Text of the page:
“Catastrophe”: Not

Catastrophe

The last scene of the first season of Catastrophe seems to undermine much of what came before it. The six-episode series follows the courtship-in-reverse of Rob Norris (Rob Delaney) and Sharon Morris (Sharon Horgan) as they hook up in London, discover later that Sharon is pregnant, and prepare to spend the rest of their lives together despite barely knowing each other. As the season comes to a close, the impact of Rob and Sharon’s hasty decisions and the accelerated timeline of their relationship dawns on them. What was funny and charming turns caustic and contentious.

The scene ends with a joke, returning the show to its comedic safety net. But Catastrophe succeeds precisely because it embraces the drama inherent in its premise. As funny and filthy as if often is, the show’s perspective on the tropes of romantic comedy is fresh and sophisticated without being naive. Rob is approaching middle age without a career he’s passionate about or a home life he’s proud of. Sharon is stable in her job but wants more out of her personal life. Hooking up with a sexy stranger doesn’t solve these problems, and a surprise pregnancy doesn’t clarify them. By season’s end, things are more confusing than ever.

And also more intriguing to the viewer. Catastrophe is among the more charming recent examples of the television romantic comedy, in which two people fall in love and deal with the complications of attraction over a season or series’ worth of episodes. These shows often fill out the cast with wacky supporting players, who provide color and reinforce the normalcy and decency of the central pair. I’m thinking of BentA to ZManhattan Love Story and Selfie, among others. (The only one of those worth seeking out is Bent, which might have grown into a classic if NBC had let it run more than six episodes doled out over three weeks.)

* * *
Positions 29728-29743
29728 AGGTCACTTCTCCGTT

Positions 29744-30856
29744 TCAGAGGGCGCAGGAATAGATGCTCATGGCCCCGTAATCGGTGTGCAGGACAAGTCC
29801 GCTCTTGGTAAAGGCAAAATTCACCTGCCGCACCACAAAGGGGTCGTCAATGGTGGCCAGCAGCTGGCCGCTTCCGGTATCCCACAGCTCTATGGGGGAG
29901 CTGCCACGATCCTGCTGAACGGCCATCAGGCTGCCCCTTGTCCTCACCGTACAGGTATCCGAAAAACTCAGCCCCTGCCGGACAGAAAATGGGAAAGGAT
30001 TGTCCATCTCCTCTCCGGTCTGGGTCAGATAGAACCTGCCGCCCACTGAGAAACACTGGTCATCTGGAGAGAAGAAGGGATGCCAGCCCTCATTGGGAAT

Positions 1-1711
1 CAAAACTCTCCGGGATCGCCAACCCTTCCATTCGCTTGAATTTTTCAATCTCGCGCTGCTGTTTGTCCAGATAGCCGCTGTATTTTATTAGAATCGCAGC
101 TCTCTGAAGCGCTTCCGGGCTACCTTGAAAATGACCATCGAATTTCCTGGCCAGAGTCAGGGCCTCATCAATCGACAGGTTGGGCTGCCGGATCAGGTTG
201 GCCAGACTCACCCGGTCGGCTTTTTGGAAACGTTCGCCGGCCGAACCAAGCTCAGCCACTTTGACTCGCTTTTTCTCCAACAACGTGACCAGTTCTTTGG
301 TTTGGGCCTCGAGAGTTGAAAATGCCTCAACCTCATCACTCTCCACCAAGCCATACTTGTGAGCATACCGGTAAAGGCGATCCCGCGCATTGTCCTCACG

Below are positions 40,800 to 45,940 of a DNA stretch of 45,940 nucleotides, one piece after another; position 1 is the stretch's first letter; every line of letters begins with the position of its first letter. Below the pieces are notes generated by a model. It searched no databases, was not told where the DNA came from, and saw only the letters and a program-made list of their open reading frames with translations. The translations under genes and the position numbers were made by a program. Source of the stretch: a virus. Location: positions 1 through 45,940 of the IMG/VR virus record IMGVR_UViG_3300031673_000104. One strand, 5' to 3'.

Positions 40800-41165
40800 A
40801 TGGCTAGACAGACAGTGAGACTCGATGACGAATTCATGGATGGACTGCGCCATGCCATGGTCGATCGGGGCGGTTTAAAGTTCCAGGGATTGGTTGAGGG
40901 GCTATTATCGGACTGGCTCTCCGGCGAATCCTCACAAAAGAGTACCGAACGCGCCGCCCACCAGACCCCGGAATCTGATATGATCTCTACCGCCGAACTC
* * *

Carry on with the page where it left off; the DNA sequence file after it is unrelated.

Catastrophe is better than those shows for several reasons. Its leads are older and their worldviews wiser. Rob and Sharon don’t fall head over heels in the conventional sense. Their relationship is both pragmatic and hopeful, an attempt to recapture the chemistry of their initial hookup and to provide for the future of their child. The show mines comedy from their struggles to connect to each other, not from pregnancy-fueled pratfalls or wacky misunderstandings. (In one episode, Rob comes home to find out that Sharon knows something about him that he didn’t tell her, and it seems to be going down a classic sitcom road, until Sharon’s anger turns out to be a prank.)

The supporting players, grating distractions on other shows, emerge as fully fleshed-out weirdos, from the buttoned-up e-cig addict Chris (Mark Bonnar) and his judgmental wife Fran (Ashley Jensen) to the couple’s bemused doctor Harries (Tobias Menzies). Princess Leia herself literally phones in a few scenes as Rob’s feisty mother. Jonathan Forbes hams it up as Rob’s American acquaintance Fergal, who proves to be quite the nuisance. The show’s world has room to grow, but it’s not confined to the central couple.

And the dynamic between Rob and Sharon, undoubtedly inspired by the dynamic between Delaney and Horgan in real life, rarely falls into predictable rhythms or gender norms. Rob is friendless and jobless in England, while Sharon has friends and a job but still craves something more, or at least a better version of the life she’s supposed to be enjoying. Catastrophe doesn’t force the idea that these two are meant for each other, which is right, because maybe they’re not.

And maybe they won’t be when Catastrophe returns for a second season (soon, please). The last scene of the finale is ominous. Perhaps a bit too much so – the show could have planted a few more seeds in the earlier episodes to make the blow-up less of a surprise. But in its way, that scene is true to the show’s tone. Rob and Sharon were too busy cracking jokes to notice the drama creeping up behind them. Thankfully the show doesn’t fall into the same trap.

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